Day 18: GIVING GLASGOW A CHANCE
It was 8:20am when we awoke. We decided to sleep in on this morning and pursue neither the Culzean Castle (which was 41 miles from Glasgow) nor a second go at Edinburgh (which involved about an hour-long train ride with departures seemingly every 30 minutes or so from Queen Street Station). Thus, we were going to just focus on Glasgow for this entire day, and there really wasn’t much of a sense of hurry.
It wouldn’t be until about 10am when we were finally done getting ready for the day before we would then explore Glasgow. First up, we would walk away from the city center towards the Cathedral District. And by 10:50am, we would finally make it to the Glasgow Cathedral, which was very atmospheric both from the outside as well as its inside.
In fact, Julie was quite impressed with this place and she even liked it better than York Minster. Behind the Glasgow Cathedral, we could see a very large cemetery, which was called the Glasgow Necropolis. So that kind of further added to the atmosphere of our cathedral visit. The cathedral itself was quite dark and gothic on the inside. It was charming in a very haunting sense.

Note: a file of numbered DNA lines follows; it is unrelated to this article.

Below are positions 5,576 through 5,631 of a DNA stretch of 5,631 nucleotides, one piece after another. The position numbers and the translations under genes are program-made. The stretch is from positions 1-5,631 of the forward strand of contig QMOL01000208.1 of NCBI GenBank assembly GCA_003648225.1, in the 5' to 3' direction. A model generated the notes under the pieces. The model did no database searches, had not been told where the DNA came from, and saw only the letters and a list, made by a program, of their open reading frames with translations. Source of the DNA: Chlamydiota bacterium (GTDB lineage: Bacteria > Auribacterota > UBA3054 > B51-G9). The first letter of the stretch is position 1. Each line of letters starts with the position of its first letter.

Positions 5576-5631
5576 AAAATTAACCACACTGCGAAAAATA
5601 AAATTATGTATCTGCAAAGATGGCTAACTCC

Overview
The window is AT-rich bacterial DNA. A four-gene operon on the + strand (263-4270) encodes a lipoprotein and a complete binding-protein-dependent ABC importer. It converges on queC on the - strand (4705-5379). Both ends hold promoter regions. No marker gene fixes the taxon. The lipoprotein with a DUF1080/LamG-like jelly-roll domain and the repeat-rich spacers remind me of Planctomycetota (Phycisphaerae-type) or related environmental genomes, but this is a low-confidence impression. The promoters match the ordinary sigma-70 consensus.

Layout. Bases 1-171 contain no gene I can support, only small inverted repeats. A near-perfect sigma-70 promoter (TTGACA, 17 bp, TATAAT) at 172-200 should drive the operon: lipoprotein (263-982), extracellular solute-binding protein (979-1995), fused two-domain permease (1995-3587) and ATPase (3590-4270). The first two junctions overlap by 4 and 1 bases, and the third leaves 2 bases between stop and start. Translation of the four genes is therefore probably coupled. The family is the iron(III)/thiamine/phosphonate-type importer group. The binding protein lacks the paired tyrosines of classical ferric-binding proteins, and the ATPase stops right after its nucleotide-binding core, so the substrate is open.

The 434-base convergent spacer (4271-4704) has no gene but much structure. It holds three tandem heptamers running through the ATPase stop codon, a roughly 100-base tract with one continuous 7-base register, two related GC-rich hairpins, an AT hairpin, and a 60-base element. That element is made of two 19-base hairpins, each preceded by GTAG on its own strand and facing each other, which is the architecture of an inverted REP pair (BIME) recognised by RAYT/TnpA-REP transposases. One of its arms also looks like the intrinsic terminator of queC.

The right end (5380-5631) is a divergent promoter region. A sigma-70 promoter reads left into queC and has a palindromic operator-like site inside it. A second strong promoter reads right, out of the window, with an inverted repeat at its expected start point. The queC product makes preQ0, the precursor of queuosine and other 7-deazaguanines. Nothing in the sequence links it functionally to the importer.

And when we were done with our visit to the cathedral, we then went through the gated entrance for the necropolis, where we gradually made our way uphill towards the top of the immediate hill. There were quite a few extravagant monuments from an obelisk to a Dugald Stewart-like monument among others.
But given our high position at the top of the hill, we were also able to look back at the impressive Glasgow Cathedral. I know Mom said that taking photos of graveyards or cemeteries would bring bad luck, but there wouldn’t be any way that we couldn’t do that on this visit. It was just too atmospheric not to try to capture and document so we could remember what it was like here.